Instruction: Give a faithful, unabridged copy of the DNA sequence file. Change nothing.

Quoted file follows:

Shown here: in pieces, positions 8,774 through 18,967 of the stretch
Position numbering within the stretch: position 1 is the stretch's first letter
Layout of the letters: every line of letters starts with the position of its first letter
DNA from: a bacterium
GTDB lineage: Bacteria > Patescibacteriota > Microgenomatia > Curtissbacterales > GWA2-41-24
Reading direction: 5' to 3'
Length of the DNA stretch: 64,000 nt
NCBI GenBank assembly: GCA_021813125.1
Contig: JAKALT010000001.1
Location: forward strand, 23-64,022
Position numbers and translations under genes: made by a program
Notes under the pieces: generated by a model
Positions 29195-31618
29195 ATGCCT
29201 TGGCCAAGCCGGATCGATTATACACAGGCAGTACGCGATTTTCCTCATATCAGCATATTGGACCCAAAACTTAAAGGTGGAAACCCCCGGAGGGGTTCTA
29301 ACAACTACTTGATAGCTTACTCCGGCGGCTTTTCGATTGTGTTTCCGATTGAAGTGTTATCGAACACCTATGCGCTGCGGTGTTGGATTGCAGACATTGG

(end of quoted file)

Shown here: in pieces, positions 8,774 through 18,967 of the stretch
Position numbering within the stretch: position 1 is the stretch's first letter
Layout of the letters: every line of letters starts with the position of its first letter
DNA from: a bacterium
GTDB lineage: Bacteria > Patescibacteriota > Microgenomatia > Curtissbacterales > GWA2-41-24
Reading direction: 5' to 3'
Length of the DNA stretch: 64,000 nt
NCBI GenBank assembly: GCA_021813125.1
Contig: JAKALT010000001.1
Location: forward strand, 23-64,022
Position numbers and translations under genes: made by a program
Notes under the pieces: generated by a model
Positions 29195-31618
29195 ATGCCT
29201 TGGCCAAGCCGGATCGATTATACACAGGCAGTACGCGATTTTCCTCATATCAGCATATTGGACCCAAAACTTAAAGGTGGAAACCCCCGGAGGGGTTCTA
29301 ACAACTACTTGATAGCTTACTCCGGCGGCTTTTCGATTGTGTTTCCGATTGAAGTGTTATCGAACACCTATGCGCTGCGGTGTTGGATTGCAGACATTGG